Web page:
One of the recent cases that discussed the parameter to judge whether a laudatory mark is descriptive or suggestive is the case of LT Overseas North America Inc. & Anr. v. KRBL Limited. In this case, a single judge bench of the Hon’ble Delhi High Court discussed two tests formulated by McCarthy, namely, ‘The Imagination Test’ and ‘The Competitors’ Need Test’, to determine if the word ROYAL in relation to rice is descriptive or suggestive and if the plaintiff, LT Overseas North America Inc., can claim rights over the word ROYAL in relation to rice. According to the court, as per the first test, a consumer will not easily connect the word ROYAL with rice and would require “imagination” to make such a connection. Further, as per the second test, the word ROYAL is not essential to be used by “competitors” to describe rice. Therefore, while the court acknowledged that the word ROYAL is laudatory in nature per se, based on the two tests formulated by McCarthy on ‘Trade Marks and Unfair Competition’, it found the word ROYAL to be, at best, suggestive of rice, but not descriptive. Additionally, the court observed that, whether a word is used in a laudatory sense would also depend on how the term is being used on the product packaging. If a term is used prominently on the infringing product, the defendant cannot take the defence of the term being used in a merely laudatory sense, but if it is used in a less prominent manner, such usage shall be laudatory in nature.
Another issue surrounding laudatory marks is that, while marks containing laudatory terms can be registered, they are still available for public use, and proprietors find it difficult to enforce their rights against any third-party use of such laudatory terms in a composite mark. One such case was, Soothe Healthcare Private Limited v. Dabur India Limited, in which the Division Bench of the Hon’ble Delhi High Court shed light on the publici juris nature of laudatory terms even though such terms form part of a registered trade mark, and laid down the distinction between “descriptive similarity” and “deceptive similarity”. It was the case of the plaintiff, Soothe Healthcare Pvt Ltd., that Dabur’s adoption and use of the mark SUPER PANTS in relation to diapers infringes upon the plaintiff’s statutory rights in its SUPER-formative registered marks. The Division Bench analysed the rival marks and packaging of the rival products and noted that the only common word in both the marks i.e., SUPER is descriptive and laudatory in nature, and commonly used by various manufacturers in similar lines of business. This case illustrates that, while it may not be difficult to obtain registration over marks containing a laudatory term, enforcing such laudatory terms against third parties is not as easy as it may seem.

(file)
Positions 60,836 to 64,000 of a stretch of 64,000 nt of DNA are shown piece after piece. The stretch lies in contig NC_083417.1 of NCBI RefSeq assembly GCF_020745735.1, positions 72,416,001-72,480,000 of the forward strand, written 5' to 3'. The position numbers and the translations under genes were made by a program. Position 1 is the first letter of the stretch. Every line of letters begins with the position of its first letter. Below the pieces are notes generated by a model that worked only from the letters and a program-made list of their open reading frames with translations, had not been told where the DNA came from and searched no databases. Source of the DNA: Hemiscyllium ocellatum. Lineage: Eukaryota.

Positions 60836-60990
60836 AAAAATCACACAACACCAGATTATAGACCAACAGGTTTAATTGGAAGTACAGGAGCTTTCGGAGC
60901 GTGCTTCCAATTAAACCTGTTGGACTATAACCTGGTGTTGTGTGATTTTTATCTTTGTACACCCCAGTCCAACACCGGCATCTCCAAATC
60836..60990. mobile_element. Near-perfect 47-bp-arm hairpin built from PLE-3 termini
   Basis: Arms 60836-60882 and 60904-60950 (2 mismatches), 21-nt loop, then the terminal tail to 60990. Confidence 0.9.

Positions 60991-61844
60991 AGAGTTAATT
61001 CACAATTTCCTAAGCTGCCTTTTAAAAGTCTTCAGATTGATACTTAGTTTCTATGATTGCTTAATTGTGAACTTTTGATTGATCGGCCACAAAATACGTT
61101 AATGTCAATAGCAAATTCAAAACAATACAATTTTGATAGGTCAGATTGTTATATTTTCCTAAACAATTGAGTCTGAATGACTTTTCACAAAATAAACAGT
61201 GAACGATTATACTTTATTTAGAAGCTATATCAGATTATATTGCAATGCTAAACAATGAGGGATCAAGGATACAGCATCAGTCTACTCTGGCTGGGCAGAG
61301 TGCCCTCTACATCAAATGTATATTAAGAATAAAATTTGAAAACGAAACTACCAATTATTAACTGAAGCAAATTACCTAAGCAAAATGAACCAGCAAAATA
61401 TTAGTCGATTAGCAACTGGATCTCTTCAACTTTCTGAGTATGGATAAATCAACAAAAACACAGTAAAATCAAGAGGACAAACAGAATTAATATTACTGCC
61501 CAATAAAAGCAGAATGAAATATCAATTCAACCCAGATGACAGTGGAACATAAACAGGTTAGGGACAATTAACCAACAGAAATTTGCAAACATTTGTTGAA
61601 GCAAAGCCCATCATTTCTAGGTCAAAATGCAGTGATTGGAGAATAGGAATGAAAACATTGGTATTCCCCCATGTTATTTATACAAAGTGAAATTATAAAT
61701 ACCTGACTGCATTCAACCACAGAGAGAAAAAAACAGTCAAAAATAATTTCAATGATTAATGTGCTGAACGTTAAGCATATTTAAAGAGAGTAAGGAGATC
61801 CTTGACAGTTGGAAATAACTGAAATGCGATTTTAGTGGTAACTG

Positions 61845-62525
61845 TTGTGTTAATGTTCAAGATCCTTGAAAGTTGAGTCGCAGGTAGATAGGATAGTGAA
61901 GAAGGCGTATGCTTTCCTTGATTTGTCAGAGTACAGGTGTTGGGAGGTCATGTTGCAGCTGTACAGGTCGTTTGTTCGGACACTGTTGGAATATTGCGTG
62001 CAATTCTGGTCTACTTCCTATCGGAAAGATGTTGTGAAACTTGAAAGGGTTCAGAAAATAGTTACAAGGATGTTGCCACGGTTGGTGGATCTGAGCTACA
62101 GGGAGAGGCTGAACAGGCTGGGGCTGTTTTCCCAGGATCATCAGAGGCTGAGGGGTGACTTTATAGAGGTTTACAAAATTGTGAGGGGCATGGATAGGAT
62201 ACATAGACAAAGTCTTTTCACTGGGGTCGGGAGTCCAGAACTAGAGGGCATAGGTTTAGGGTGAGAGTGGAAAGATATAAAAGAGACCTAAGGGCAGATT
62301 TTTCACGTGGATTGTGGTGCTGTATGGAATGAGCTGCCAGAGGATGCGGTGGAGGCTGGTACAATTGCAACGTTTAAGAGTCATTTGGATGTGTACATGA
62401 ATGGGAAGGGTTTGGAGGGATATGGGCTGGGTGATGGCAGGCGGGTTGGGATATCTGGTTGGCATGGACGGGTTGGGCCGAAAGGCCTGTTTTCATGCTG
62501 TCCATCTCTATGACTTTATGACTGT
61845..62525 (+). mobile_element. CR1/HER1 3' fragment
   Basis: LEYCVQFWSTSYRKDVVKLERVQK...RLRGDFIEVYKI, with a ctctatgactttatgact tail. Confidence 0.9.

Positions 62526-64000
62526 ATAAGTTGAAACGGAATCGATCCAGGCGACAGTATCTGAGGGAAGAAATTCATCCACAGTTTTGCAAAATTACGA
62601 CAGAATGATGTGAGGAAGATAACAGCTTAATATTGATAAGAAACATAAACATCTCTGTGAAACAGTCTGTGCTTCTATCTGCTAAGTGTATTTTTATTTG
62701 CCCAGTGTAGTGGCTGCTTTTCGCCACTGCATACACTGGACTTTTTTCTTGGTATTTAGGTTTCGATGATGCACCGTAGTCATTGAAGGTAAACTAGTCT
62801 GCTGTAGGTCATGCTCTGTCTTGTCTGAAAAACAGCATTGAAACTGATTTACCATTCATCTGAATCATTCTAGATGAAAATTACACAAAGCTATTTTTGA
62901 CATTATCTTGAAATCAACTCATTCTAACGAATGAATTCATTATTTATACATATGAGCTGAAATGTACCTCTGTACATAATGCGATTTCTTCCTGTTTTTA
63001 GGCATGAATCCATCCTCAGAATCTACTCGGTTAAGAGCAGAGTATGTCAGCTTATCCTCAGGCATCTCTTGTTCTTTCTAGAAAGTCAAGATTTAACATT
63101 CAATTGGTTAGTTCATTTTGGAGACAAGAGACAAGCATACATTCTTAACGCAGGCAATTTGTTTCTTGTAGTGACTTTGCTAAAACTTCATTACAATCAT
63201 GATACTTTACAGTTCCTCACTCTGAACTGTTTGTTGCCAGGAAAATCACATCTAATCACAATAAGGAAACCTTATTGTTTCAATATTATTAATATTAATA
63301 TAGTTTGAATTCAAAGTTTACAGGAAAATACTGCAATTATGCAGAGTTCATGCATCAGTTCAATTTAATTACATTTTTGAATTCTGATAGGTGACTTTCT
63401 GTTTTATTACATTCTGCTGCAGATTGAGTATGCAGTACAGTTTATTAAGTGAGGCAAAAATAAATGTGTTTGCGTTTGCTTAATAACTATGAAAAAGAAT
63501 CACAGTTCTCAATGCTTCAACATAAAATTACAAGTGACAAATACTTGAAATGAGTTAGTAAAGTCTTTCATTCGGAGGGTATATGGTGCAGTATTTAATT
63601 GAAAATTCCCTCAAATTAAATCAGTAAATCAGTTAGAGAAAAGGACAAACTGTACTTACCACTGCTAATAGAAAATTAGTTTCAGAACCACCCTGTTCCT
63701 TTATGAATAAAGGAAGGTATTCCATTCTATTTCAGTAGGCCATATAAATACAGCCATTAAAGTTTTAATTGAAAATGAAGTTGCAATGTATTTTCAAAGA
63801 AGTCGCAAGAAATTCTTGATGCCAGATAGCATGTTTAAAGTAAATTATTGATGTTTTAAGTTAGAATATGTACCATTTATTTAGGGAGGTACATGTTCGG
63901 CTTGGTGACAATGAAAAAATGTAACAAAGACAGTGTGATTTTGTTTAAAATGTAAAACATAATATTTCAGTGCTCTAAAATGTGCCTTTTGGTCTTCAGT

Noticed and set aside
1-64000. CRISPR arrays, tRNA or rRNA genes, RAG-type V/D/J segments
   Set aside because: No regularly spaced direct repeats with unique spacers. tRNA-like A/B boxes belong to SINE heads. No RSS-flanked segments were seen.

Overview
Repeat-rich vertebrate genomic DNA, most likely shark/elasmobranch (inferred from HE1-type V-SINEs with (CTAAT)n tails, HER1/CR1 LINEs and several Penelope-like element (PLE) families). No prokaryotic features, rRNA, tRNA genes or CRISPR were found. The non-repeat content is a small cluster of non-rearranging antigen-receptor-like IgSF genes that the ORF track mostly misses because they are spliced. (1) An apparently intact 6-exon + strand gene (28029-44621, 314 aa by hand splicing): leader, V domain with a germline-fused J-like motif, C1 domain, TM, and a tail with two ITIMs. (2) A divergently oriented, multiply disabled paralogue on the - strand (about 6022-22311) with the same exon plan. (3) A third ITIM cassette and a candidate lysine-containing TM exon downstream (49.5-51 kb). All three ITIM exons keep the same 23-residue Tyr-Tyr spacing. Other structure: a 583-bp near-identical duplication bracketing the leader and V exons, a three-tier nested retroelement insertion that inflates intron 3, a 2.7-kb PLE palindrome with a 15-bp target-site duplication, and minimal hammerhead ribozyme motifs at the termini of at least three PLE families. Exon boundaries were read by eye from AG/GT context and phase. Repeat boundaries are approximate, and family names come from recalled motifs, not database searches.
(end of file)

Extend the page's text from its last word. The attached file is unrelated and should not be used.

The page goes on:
In conclusion, courts have offered helpful parameters to identify whether laudatory marks are descriptive or suggestive in nature keeping in view the surrounding facts of the case. However, there is still no set criteria defined under the Act or by the courts to identify the strength of laudatory terms as trade marks. In LT Overseas (Supra), the court had attempted to differentiate between descriptive and laudatory marks, but it refrained from offering a clear-cut differentiation. Additionally, as seen in Soothe Healthcare (Supra), the determination of whether a laudatory term is publici juris or suggestive to function as an independent and enforceable trade mark, ultimately depends on the evidence of acquired distinctiveness/ secondary meaning of such marks submitted before courts.
The answer as to where laudatory marks lie on the spectrum of distinctiveness has evolved over time through judicial interpretation, but the fine line between the descriptive or suggestive nature of a laudatory mark is to be evaluated on a case-by-case basis.